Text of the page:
Durability is another important focus area for any gaming headset. The Striker’s lightweight plastic gives a worrisome first impression about how long it might actually hold up. However, the headset is surprisingly durable. You can easily grab the headphones by both ear cups and twist the entire set without fear of it snapping. While lightweight plastics tend to be thin and brittle, the material in the Striker Zx is flexible in a way that we found reassuring. We have no doubt that the headset would easily outlast much of the competition in the durability department. The plastic is also of the matte, soft-touch variety, so it won’t be covered in fingerprints and scratches after a few gaming sessions.
Comfort is the last key area to get right in a gaming headset. Many gamers like to sit down for multi-hour gaming sessions. That’s only going to work if the headset you’re wearing is very comfortable. Unfortunately this is one area where we weren’t big fans of Polk’s Striker Zx. After a little more than an hour into any gaming session the area around our ears began to get uncomfortable. It’s possible that this effect was worse for me than the usual gamer due to my head being rather large. I’m not convinced that gamers with average-sized heads wouldn’t experience the same discomfort though.
Polk was able to successfully address some of the 4 Shot’s negative aspects with the Striker Zx. The clumsy microphone situation and lack of microphone monitoring are definitely fixed in the new headset. However, the compromises they’ve created to do so have created a headset that isn’t great for actually talking to your friends. The audio quality isn’t as good as that of the 4 Shot either, but that’s to be expected of a lower price offering. Also, the sound quality is still more than good enough for most gamers. Just don’t plan to use the Striker Zx as your go-to headphones for listening to your favorite music. We really like the looks of the Striker Zx, and really dig the bright color options. It’s nice to see them offer a more toned-down black variant for customers who don’t need their headset to be the loudest item in the room though.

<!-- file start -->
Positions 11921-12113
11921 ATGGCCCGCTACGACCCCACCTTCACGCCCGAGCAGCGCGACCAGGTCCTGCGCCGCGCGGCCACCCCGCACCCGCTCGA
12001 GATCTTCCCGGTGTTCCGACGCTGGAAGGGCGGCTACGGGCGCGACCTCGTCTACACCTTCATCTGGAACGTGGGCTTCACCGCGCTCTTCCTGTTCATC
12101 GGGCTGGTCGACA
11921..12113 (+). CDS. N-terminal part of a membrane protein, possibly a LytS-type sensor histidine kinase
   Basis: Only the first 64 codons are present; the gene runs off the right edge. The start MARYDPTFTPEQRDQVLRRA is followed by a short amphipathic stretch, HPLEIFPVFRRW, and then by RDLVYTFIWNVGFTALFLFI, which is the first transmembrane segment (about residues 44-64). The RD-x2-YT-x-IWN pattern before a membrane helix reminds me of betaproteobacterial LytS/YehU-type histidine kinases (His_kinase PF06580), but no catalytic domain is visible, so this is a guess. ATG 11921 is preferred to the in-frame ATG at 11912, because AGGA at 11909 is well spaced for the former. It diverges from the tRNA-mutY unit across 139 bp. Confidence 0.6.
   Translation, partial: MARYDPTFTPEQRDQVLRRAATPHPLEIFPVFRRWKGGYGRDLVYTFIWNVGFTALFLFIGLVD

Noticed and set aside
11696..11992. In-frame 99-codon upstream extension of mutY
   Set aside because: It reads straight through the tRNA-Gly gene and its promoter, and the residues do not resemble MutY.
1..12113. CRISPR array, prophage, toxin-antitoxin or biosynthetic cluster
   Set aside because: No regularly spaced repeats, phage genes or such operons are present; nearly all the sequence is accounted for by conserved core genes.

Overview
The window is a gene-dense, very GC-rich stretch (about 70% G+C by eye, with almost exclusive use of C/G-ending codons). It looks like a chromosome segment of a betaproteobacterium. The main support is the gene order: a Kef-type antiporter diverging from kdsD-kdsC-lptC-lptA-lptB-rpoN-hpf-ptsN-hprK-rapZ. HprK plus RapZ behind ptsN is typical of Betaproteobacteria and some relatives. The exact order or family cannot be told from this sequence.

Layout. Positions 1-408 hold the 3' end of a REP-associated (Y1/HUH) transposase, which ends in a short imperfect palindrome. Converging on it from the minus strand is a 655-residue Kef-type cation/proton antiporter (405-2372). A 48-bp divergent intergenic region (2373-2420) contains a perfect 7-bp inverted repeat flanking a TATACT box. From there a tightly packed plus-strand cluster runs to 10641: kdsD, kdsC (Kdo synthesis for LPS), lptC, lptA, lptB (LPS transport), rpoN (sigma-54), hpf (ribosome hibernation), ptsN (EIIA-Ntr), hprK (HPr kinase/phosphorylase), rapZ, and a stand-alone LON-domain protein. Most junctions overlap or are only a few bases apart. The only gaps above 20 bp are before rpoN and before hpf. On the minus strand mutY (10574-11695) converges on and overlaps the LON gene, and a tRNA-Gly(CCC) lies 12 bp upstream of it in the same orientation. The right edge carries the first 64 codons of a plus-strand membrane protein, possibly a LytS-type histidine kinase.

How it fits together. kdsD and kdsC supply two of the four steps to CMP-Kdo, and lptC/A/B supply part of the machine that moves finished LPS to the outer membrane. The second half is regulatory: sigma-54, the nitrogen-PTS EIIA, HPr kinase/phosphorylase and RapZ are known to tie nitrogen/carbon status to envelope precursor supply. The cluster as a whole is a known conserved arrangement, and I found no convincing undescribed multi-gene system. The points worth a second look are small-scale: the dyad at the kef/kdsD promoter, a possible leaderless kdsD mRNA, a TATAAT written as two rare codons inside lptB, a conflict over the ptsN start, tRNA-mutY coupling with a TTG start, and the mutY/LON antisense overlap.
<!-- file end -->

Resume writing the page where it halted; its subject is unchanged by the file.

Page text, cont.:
The Polk Audio Striker Zx headset can be had on Amazon for $89.95. Would we recommend the Striker Zx? It depends on your needs. If you’re looking for a durable headset with acceptable audio quality for shorter gaming sessions, and you either don’t plan to chat much or don’t mind needing to speak up, then it’s a good headset for you. If audio quality is incredibly important to you, and you can do without the microphone monitoring, then we’d still recommend getting Polk’s 4 Shot. Now that it’s been out a while it can be had for less than $120.
Polk Audio is clearly a company that is learning from the feedback it is receiving from its customers. While they are still relative new-comers to the gaming headset space, they continue to move forward while introducing features that their customers are asking for. While Polk Audio wasn’t able to hit a homerun with the Striker Zx, there’s nothing wrong with the occasional base hit when the team has a solid foundation. We thank Polk Audio for providing us with a review device, and we look forward to seeing what is next for the company.